PINEHURST, N.C. – Things are starting to take shape before the first doubleheader of U.S. Opens.
In just over two years, Pinehurst's renowned No. 2 course will play host to the U.S. Open and U.S. Women's Open on consecutive weeks – the first time the USGA has attempted such a feat.
Organizers said Friday they'll keep an eye on the freshly renovated course next month to see how it behaves in typical June weather and make any necessary tweaks.
Ben Crenshaw led the course's yearlong $2.5 million facelift in which, among other things, the rough was removed and its layout reverted closer to its original Donald Ross design.
That project started in the fall of 2010 and the course re-opened last spring. Now Pinehurst president Don Padgett says it's finally mature enough that ''we can kick the tires and see what we've got.''
Eight tees were added to the championship course, lengthening it by 271 yards to 7,485. The fairways were widened by an average of 50 percent, a move designed to give players more options. The tight-angled dogleg on the seventh hole was widened to more closely resemble how it played in the 1940s.
Pinehurst Resort CEO and owner Bob Dedman Jr. said groundskeepers have eliminated ''40 acres of the rough that we have come to know and hate.''
Only two cuts of grass remain: green and fairway. Roughly 32 acres of grass was stripped and replaced with areas of hardpan, sand, pine straw and wiregrass – all components of the course's original design.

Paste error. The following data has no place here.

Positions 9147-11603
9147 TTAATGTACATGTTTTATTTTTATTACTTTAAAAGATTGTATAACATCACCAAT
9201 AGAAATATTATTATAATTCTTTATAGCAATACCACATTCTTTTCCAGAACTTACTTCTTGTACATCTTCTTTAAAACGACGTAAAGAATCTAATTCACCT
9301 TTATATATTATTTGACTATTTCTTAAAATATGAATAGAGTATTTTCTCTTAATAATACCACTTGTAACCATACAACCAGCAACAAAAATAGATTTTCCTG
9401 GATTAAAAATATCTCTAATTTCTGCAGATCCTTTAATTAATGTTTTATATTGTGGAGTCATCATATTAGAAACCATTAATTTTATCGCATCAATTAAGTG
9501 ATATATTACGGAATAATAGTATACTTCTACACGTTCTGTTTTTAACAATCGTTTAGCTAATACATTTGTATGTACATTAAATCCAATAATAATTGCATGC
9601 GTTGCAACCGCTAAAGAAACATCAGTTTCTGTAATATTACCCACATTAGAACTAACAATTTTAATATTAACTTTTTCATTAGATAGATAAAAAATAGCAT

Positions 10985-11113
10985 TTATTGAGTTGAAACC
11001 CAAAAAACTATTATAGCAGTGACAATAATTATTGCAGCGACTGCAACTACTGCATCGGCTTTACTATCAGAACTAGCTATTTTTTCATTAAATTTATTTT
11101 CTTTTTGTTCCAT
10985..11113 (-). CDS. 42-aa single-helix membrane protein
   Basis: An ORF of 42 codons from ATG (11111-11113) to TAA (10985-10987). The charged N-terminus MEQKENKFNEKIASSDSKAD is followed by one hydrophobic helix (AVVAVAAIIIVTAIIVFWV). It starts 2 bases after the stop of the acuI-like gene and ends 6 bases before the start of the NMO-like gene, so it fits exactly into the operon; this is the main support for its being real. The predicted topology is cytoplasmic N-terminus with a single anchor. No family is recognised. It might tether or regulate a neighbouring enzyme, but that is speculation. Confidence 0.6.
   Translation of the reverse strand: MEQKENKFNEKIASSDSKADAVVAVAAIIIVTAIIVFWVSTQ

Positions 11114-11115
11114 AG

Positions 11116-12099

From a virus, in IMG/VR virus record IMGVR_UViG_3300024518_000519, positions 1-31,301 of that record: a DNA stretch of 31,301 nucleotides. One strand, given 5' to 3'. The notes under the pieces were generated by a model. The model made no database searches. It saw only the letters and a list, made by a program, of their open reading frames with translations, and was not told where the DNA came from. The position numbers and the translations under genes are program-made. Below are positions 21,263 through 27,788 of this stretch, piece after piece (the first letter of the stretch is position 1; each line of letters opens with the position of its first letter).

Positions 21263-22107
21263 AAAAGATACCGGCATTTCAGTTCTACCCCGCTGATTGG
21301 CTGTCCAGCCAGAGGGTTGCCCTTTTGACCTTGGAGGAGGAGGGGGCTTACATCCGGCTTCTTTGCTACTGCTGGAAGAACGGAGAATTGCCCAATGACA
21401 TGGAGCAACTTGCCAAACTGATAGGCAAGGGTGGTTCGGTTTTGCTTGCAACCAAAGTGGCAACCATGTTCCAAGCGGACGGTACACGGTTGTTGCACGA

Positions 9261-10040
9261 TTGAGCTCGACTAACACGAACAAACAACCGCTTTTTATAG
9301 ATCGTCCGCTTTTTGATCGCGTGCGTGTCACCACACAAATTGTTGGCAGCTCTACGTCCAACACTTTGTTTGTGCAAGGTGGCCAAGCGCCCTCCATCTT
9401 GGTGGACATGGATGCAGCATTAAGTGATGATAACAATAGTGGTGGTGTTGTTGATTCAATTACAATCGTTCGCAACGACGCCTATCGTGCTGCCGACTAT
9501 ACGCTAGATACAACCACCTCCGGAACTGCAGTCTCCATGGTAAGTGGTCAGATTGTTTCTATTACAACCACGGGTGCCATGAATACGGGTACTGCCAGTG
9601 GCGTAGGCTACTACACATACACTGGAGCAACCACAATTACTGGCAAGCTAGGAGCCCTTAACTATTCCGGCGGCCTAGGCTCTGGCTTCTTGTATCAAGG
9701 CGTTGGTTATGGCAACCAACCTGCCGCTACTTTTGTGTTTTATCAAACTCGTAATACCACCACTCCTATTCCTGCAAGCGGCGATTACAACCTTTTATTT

''We obviously started on the track of preparing for (the two opens) over two years ago when we started working with Ben Crenshaw ... on the concepts to return some of the strategy back to the course,'' Dedman said.'' And it continues to evolve. ... The beauty of that has been just adding that much more texture and more variety, and aesthetically, it's significantly different than it was (when No. 2 last hosted the Open) in 2005.''
Dedman says the course itself should hold up well despite two weeks of nearly nonstop traffic, and that for the U.S. Women's Open, he expects the greens to be ''somewhat more receptive than they would from a men's shot approaching the green.
''Certainly the firmness and the texture of the fairways will be the same,'' Dedman said. ''Really, the only difference is the receptiveness of the greens, and they really have it down to the metrics.''
Reg Jones, managing director of the U.S. Open, says the biggest questions faced by the organizers at this point concern parking, transportation, booking volunteers and the other outside-the-ropes logistics that must be sorted out during the coming two years.
But that's where the region's experience at hosting big-time golf comes in handy, and that's why Jones says his crew is ''looking forward to a home game in 2014.''
''When you look at the recent history of golf in the sandhills, I think it's pretty obvious the USGA likes to be here,'' Jones said.
Pinehurst No. 2 has hosted U.S. Opens in 1999 and 2005. The U.S. Women's Open has been held at nearby Pine Needles three times since 1996 – but never at Ross' masterpiece course. By 2014, the USGA will have held 12 championships in 20 years in the North Carolina sandhills, with the most recent such event at No. 2 being the 2008 U.S. Amateur.
Padgett says it didn't take much convincing at all a few years ago to persuade Dedman to go along with the proposal for back-to-back Opens. Padgett says he pitched the idea to Dedman, and then there was ''just a long pause, and the only thing he said was, 'Has it ever been done before?'''
''He got the idea of being first, never being done before, and the history part was all that he really wanted to know,'' he added. ''It wasn't hardly a 5-minute conversation, but it spoke volumes for his commitment and how he feels about working with the USGA.
''It didn't take him long to say, 'We're in.''